A side hustle that 'feels like a paid vacation': These 20-somethings make money ice skating through Europe and Asia
When Lila Werner quit her job to become a professional ice skater, she didn't do it for cash. She did it for a paid trip to Saudi Arabia.
This winter, the 27-year-old — who previously worked as an experiential coordinator for companies like Dell in Austin, Texas — was paid 5,000 euros (roughly equivalent to $5,450) for seven weeks of skating, according to documents reviewed by CNBC Make It.
Werner spent four of those weeks training in Belgium, before performing 22 shows over three weeks in Saudi Arabia and returning to the U.S. in early January. The tour was a priceless opportunity, she says.
But there's a downside to being an international ice skater: Werner says she'll return with very little remaining from her paycheck. She's not alone. Other contracted ice skaters who quit their jobs and performed abroad during the holiday didn't earn much money — but they got to travel essentially for free.
"I had to take money out of my savings account in order to pay my rent and car payments on time," Werner says. But, she adds, the tour covered her housing, plane tickets and stipends for food.
"This almost feels like a paid vacation," Werner says.
Getting paid in experiences
Since hanging up her skates in high school, Lily Samuels-Shragg — who works contract box office jobs at New York music venues — skated for fun.
But after sending her skating videos to a touring company, she landed a role in a traveling ice show and was asked to join a four-week tour from Paris to the South of France between Thanksgiving and Christmas.
She was paid 1,800 euros (roughly $1,965), according to documents reviewed by CNBC Make It. That's about half what she would've made by staying in New York, she says — but the travel is worth it.
"I don't want to limit myself in terms of experiences," Samuels-Shragg says. "If I can break even or get paid to do my favorite things when I'm young and have the stamina to live a chaotic life, that's the perfect storm for now."
Traipsing around Nice and Paris appeased her wanderlust during the holidays, and performing for Monaco's royal family was the cherry on top, she says. Similarly, Werner says that when she didn't have shows scheduled, she went on excursions like desert camel rides and scenic overlook hikes.
Those experiences cost money, but both women say they saved a chunk of their paychecks — Samuels-Shragg says she ultimately pocketed about $900 — while still enjoying the travel.
Launching a career
For other skaters, globetrotting isn't the point. Experience and exposure matter more.
In October 2015, Toronto-based skater Victoria Smith was asked to help coach a synchronized skating team in Australia for a month. Fresh off a win at the 2015 World Synchronized Skating Championships, Smith saw the opportunity as a career-extending lifeline.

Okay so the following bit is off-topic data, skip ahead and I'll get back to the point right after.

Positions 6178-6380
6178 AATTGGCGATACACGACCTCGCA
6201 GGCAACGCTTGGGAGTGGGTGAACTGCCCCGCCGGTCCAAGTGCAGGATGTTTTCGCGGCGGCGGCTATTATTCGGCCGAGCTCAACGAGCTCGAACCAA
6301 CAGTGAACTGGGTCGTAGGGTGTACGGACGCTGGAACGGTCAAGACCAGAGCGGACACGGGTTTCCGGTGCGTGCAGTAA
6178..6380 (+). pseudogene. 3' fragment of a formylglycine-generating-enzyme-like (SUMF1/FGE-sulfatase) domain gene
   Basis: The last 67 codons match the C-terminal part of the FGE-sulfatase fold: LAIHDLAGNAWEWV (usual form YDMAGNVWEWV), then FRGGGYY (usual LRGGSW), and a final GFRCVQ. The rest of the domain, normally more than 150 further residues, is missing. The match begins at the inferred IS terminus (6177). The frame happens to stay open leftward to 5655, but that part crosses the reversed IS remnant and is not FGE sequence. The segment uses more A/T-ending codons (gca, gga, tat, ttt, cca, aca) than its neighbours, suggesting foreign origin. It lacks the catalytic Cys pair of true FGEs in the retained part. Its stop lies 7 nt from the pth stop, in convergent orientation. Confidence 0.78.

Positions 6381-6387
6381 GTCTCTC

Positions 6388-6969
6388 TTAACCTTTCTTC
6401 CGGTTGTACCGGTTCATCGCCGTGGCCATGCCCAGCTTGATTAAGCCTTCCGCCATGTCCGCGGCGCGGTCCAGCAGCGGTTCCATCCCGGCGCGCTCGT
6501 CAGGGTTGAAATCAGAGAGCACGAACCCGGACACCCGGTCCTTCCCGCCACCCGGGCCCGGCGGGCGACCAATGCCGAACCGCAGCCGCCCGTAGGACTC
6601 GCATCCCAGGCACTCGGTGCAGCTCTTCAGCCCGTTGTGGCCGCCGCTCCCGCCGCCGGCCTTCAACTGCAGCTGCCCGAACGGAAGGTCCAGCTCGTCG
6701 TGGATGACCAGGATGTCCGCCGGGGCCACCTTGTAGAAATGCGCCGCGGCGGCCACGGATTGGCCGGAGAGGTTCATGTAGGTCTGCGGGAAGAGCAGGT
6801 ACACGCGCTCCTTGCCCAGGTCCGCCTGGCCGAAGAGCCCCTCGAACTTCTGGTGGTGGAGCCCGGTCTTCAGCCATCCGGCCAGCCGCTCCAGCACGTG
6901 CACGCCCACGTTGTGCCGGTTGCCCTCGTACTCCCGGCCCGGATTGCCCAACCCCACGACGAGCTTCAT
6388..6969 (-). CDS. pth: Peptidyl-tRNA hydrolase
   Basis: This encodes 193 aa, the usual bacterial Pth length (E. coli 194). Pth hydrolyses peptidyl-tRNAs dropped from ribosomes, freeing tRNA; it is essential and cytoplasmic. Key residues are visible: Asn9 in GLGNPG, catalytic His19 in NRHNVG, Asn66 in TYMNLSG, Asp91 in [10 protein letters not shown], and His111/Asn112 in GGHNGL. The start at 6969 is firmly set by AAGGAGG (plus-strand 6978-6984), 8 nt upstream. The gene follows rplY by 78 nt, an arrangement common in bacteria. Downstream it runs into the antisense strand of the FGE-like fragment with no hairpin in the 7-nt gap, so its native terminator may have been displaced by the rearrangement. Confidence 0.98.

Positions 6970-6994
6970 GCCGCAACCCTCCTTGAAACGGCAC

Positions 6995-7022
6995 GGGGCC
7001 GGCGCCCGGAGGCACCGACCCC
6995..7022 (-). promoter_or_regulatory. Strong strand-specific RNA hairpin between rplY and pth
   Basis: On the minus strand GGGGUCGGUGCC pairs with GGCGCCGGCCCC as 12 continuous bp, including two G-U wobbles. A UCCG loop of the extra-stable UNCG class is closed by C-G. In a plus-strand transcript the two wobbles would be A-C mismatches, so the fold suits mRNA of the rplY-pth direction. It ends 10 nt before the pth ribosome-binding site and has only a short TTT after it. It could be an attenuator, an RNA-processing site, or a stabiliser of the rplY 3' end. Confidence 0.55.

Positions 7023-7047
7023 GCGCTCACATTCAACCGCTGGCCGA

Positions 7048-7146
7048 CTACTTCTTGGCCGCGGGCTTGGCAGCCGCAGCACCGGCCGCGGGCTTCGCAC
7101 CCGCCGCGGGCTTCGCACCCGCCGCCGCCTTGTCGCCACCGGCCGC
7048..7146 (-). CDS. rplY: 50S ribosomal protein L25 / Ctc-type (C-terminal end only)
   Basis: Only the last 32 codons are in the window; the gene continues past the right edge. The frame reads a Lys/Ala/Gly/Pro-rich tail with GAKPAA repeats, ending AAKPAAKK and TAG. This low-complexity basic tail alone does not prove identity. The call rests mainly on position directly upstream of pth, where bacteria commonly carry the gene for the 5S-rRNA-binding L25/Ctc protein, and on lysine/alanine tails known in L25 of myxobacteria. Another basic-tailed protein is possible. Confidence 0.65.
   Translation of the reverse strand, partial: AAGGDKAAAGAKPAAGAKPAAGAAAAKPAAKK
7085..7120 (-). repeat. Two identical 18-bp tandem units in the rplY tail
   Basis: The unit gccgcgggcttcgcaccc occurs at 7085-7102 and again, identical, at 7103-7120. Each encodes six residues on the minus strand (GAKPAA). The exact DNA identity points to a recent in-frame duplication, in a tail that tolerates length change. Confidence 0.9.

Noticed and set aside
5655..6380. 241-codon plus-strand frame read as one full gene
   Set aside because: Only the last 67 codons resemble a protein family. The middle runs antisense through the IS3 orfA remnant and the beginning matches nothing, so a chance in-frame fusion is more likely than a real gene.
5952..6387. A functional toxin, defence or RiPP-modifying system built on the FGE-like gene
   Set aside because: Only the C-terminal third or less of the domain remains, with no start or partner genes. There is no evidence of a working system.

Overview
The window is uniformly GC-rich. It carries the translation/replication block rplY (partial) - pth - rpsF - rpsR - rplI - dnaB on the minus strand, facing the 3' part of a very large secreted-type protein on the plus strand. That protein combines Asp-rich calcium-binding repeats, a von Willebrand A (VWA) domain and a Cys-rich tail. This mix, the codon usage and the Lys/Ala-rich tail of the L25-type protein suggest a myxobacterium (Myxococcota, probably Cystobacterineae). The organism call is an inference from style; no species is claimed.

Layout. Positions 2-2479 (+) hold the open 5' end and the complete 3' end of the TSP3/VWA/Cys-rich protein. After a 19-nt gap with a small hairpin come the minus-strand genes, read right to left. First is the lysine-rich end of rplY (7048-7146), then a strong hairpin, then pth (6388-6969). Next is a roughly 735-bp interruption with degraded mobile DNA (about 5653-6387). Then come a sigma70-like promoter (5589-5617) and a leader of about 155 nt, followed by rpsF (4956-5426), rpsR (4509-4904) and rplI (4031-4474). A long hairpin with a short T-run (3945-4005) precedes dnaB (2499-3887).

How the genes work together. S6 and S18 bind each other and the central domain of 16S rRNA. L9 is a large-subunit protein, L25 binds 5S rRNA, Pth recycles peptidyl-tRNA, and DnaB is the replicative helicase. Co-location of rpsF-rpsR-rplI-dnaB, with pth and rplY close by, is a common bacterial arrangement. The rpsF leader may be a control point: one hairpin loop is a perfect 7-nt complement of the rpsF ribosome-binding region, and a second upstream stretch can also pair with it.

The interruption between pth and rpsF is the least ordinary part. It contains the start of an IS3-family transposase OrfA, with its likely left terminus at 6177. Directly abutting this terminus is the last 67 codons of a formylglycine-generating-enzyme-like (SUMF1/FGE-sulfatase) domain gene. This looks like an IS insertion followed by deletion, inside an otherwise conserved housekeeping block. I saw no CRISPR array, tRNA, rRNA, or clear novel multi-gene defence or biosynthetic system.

"Honestly, I'm not sure if I broke even on that contract," Smith, now 29, says. "I just wanted coaching experience."
The gig led to more coaching and choreography experiences abroad. Those jobs are often more lucrative than shows, Smith says. And while many performers simply accept the terms they're offered, prioritizing travel over money, Smith negotiates with her employers.
The more hats you can wear, the more irreplaceable you become.Victoria SmithToronto-based skater
In summers and falls, she brings in roughly $80 per hour — a minimum of eight hours per day, for at least six days per gig — doing choreography for skating teams in the U.S., Canada, Turkey and France.
In the winters, she skates in Busch Garden's annual Christmas show in Williamsburg, Virginia. Because she's performed for eight years, she earns more: Last December, she made $8,000 for four weeks of work.
The rest of the year, she helps the teams she coaches on an as-needed basis, individually tutors skaters and picks up short-term teaching contracts in Canada to make ends meet.
"It takes years to establish back-to-back contracts, but once you do, you can rely on that infrastructure," Smith says. "The more hats you can wear, the more irreplaceable you become."
The cost of international performing
For many skaters, these trips have a hidden cost. The monthly bills at home don't stop just because you're overseas.
Werner, for example, still paid rent on her one-bedroom apartment while she traveled. And it's not cheap: An average one-bedroom in Austin costs $1,594 per month, according to Rent.com.
Samuels-Shragg evades Manhattan's hefty rent prices — $4,550 on average for a one-bedroom — with short-term subleases. The frequent moves are inconvenient, and not knowing where you'll sleep next month is stressful, but it's cheaper to only pay rent when you're actually in town, she says.
Subleases can also feature steep discounts, with absent renters desperate to recoup any amount of their rents. The result: Samuels-Shragg says she pays an average of $1,000 in rent per month while in New York.
Health insurance also factors in, especially for those under age 26. Werner's health insurance fees came directly out of her paychecks, amounting to roughly $280 over the course of her tour, she says. Samuels-Shragg is still on her parents' health insurance plan, helping her pocket more of each paycheck.
Perhaps predictably, Samuels-Shragg says she'd love to continue skating abroad. Werner, on the other hand, says she likely won't pick up another contract, especially one keeping her away from home for months.
"This has been an experience of a lifetime," Werner says. "But I also like my home. I like being in my space with my routine."
CNBC Make It converted Euros to USD on February 1, 2023.
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